Serbia is lacking in progressive rock concerts; there are no promoters who would take the risk of bringing any prog bands – for obvious reasons. There are few jazz festivals with tradition and they are struggling every year to manage the organization. Most people are traveling to Zagreb, Budapest or Sofia to see bands in live.
A couple of years ago you introduced ProgSphere Promotions to help up-and-coming bands and artists gain more visibility on an already overcrowded scene. Has it really worked in this sense, or do you think things could be improved?
Yes, Prog Sphere Promotions (www.prog-sphere.com/promotions) was established to help bands getting attention from media and most importantly from the fans of progressive music. Our mission has been successful; we are sending the music of our bands to many radio stations all around the world (currently that number is 250 and counting), to webzines, magazines, TV channels… But, as you indicated in your question, there is always something that can be improved, and we are always looking to offer something new to our artists. And, actually, for the time being I am working on bringing a new service called Progify. It’s still in the works, but I can reveal that it’s about music distribution and streaming with tons of other ideas on how to expand it further. We are introducing some new aspects of promotion besides standard press promotion and public relations. Also, our plan is to get more involved in concert booking, so there is a lot of going on in the PSPR headquarters. 🙂
Another of of the site’s strong points, in my view, is the availability of podcasts and compilations – another means for artists to achieve visibility and attract more fans. While podcasts are far from uncommon, compilations are much rarer. How did you get the idea, which has been very successful so far?
The Progstravaganza compilation series is the thing I am most proud of. Introduced back in 2010, the idea was simply to give people something actual, something to explore and enjoy and, at the same time, to give the bands some sort of recognition for what they do. I was spending a lot of my time searching for new bands, and it led me to start releasing the compilations. With the help of my friends, graphic designers Pahl Sundstrom (Klotet, Vallebrad, Usurpress) and Chris van der Linden (Fourteen Twentysix, Bow) who provided their skills in contributing cover arts and booklets, we showcased more than 100 bands from all over the globe. So far, we released 12 samplers and one “best of” compilation (with tracks from the first nine samplers that were originally available as lossy mp3 downloads), and reached over 25,000 downloads. And right now I am working on the 13th part, which should be released next week. Now, besides the compilation itself, we have a separate mini-site where we put basic information on the bands in addition of reviews, interviews or any other special features. The compilations are available for free from Bandcamp, so make sure to check out our page at http://prog-sphere.bandcamp.com if you haven’t already. As for the podcasts (or, as we call them, AwesomeCasts), it seems like it’s a trend now, so we decided to go with the flow instead of being trendsetters, haha.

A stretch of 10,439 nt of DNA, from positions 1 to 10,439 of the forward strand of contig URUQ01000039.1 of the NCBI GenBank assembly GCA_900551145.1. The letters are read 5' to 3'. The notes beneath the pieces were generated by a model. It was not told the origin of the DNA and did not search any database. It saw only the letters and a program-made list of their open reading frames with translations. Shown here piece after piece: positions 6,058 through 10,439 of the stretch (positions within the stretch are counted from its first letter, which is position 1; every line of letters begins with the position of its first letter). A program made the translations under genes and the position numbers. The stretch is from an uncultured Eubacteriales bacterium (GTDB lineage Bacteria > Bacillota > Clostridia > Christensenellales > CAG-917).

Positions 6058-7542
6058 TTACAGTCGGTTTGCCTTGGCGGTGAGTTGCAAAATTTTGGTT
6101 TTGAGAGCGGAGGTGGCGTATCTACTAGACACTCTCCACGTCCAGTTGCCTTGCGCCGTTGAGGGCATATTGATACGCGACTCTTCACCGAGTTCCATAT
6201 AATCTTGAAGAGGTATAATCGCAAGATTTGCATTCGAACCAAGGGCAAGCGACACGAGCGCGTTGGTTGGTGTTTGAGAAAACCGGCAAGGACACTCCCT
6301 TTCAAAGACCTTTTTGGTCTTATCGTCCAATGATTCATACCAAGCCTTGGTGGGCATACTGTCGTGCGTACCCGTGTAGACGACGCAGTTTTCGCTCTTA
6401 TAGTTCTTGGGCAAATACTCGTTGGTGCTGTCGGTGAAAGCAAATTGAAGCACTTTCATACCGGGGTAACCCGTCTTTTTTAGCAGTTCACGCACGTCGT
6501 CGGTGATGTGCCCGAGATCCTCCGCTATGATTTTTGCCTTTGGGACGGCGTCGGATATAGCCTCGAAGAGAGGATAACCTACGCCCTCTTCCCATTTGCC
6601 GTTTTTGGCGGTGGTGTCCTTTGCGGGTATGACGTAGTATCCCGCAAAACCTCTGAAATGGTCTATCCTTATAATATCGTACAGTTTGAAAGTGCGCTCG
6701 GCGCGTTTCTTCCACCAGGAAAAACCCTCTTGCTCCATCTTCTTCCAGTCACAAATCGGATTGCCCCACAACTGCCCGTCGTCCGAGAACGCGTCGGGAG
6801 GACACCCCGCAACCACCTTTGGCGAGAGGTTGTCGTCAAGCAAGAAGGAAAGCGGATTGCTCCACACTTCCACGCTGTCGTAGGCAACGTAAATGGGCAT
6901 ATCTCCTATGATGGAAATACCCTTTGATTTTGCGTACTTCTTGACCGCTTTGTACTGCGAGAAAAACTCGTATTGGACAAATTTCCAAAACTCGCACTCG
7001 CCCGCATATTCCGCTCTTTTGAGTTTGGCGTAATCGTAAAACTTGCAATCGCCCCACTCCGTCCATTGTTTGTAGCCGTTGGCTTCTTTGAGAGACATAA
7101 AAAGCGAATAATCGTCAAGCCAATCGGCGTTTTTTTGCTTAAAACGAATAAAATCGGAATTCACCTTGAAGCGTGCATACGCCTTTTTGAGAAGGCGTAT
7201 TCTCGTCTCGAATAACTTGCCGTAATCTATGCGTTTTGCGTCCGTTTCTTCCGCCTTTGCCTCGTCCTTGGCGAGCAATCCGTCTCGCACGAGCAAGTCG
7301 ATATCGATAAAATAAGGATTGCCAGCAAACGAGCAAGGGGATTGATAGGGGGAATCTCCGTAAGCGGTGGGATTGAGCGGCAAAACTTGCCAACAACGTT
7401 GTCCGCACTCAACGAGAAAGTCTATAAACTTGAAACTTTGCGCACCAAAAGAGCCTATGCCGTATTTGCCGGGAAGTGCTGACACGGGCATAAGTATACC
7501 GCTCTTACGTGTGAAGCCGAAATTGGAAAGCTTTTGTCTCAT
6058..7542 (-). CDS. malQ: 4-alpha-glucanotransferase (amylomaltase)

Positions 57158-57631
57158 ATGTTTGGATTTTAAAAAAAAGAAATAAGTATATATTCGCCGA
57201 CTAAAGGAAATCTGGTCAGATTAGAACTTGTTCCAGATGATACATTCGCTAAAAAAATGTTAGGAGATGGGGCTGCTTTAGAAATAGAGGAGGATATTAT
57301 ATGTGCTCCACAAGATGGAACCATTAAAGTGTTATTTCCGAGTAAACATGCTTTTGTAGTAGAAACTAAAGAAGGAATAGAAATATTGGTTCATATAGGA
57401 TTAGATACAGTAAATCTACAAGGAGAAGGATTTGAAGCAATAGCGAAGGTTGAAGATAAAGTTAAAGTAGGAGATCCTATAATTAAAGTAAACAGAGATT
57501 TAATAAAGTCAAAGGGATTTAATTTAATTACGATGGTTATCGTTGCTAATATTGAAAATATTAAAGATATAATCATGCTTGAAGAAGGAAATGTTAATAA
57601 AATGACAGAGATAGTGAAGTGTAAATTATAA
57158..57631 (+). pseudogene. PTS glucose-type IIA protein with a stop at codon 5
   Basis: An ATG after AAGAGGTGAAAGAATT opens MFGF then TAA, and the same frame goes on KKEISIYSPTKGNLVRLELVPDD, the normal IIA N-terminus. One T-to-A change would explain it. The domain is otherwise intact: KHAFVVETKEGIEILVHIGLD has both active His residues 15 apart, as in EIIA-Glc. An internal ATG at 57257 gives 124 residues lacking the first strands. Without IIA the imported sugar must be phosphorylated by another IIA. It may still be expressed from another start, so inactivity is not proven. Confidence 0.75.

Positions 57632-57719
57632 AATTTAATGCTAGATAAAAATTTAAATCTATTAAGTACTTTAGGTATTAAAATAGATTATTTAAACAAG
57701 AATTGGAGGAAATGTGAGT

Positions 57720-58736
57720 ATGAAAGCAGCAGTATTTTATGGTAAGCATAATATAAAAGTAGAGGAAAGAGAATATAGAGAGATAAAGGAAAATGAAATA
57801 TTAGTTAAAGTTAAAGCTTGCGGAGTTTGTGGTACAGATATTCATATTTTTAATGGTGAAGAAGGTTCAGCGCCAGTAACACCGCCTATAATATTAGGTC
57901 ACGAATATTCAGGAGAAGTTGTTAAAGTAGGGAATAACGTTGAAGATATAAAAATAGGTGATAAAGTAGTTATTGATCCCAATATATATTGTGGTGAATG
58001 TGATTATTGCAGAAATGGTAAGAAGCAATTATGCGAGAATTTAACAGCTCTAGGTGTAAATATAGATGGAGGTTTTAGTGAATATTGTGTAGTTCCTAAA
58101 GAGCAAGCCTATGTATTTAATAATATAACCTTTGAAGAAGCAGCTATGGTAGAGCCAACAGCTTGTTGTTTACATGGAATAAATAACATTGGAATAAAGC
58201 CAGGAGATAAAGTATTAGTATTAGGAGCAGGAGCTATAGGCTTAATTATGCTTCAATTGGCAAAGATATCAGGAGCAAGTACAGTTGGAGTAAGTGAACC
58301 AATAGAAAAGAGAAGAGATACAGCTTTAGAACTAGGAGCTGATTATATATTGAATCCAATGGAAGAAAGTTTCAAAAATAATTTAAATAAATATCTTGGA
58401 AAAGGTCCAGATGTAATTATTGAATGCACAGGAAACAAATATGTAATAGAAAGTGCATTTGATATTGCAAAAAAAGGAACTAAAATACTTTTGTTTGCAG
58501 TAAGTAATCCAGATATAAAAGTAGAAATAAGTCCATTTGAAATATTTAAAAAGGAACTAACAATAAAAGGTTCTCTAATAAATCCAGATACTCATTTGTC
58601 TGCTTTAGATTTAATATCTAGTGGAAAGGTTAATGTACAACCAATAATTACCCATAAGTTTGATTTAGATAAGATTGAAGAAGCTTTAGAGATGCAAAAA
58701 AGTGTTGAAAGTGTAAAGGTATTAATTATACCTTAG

While keeping a healthy balance between vintage prog and newer music, ProgSphere seems to have a definite bias towards metal – which can be a turn off for older fans. What is your take about the importance of metal in the development of the modern progressive rock scene?
Metal is very important for the progressive rock scene. It comes naturally that many contemporary bands base their sound on metal and if well implemented it can sound really great. As an example I would mention Norwegian proggers Leprous. These guys do absolutely everything right in mixing progressive rock with metal. My opinion is that the future of progressive rock scene will largely be based on this genre, as these two genres have a lot in common. No matter if it will be metal or any other genre, progressive rock needs to change. It is in the genre’s nature to evolve, no?